Inclusivity is taking priority in Israel, thanks to inspiration from the musician Yitzchak Perlman’s Genesis Prize. Since being named the 2016 winner, Perlman has taken massive steps to create more inclusive opportunities for people who are disabled across Israel.
One project is a brand new town near Beer Sheba called Daniel, which will be all inclusive, with full accessibility, and respect for the needs of those with disabilities. As a collaboration between ALEH, a nonprofit organization supporting disabled children, the Construction and Housing Ministry and the southern municipal council in Merhavim, the town will also serve as a rehabilitation village, placing people with disabilities at the forefront. From new employment opportunities to affordable housing options, Daniel will aim to be a Utopian idea of what an inclusive and equal society of people can be.
Other conscious efforts to inspire inclusivity have been made from the Finance Ministry, Israel Innovation Authority and National Insurance Institute, who are supporting transformative technologies. About NIS 6 million have been granted to 13 Israeli companies who aim to improve and ease the lives of the disabled, and support a more independent lifestyle. Some of the current technologies include Sesame Enable, a handsfree smart phone, and SendPD, a post-birth ear monitoring device to detect autism early on. Other grants from the Genesis Prize support Israel Audiobooks for children with learning disabilities, and entertainment shows to integrate all into local social and cultural scenes.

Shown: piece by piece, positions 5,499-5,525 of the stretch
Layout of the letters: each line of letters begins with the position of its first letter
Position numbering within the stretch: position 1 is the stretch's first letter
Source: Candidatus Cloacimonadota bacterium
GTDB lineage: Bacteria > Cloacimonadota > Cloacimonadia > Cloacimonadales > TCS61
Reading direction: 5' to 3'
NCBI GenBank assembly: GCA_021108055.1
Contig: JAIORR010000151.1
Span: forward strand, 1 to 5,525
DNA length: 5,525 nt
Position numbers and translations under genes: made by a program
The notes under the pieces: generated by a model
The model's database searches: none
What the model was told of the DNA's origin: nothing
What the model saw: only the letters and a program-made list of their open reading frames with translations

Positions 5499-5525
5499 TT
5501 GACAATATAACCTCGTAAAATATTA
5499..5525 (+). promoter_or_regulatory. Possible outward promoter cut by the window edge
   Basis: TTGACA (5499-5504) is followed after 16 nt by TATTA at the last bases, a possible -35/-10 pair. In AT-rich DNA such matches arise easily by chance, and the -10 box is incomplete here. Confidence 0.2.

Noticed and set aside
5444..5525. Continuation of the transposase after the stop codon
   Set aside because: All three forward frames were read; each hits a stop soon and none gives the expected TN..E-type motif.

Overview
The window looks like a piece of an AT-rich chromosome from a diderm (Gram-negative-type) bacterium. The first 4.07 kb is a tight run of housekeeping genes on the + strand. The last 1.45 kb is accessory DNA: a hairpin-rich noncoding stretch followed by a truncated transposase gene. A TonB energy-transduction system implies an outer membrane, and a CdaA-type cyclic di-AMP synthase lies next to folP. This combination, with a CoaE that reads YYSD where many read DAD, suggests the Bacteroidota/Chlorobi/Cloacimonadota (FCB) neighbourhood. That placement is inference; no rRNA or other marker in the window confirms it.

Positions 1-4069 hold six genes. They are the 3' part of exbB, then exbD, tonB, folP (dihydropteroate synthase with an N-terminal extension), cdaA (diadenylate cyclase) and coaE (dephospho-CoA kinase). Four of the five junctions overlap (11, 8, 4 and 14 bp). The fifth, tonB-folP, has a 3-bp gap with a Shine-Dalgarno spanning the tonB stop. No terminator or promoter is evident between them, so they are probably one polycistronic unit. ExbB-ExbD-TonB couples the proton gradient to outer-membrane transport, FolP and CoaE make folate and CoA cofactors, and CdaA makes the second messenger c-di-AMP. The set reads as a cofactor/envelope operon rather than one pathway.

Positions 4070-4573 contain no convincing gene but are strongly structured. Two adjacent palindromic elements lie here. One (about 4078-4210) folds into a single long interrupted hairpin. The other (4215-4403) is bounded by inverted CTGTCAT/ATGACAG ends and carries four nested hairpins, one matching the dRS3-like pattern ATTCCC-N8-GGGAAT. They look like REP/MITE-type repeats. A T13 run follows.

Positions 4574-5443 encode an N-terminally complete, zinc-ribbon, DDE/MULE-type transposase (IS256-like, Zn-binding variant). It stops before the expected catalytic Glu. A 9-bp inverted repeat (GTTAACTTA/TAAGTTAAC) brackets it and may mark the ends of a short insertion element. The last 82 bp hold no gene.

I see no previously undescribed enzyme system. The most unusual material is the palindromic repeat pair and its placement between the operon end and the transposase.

While assistive technologies are growing, they might not necessarily provide the largest ROI for funders, and so are not as attractive to the average wolf of Wall street. However, by creating technologies and projects to create productive, independent lifestyles is valuable beyond belief for the individuals, their family, and for the economy as a whole.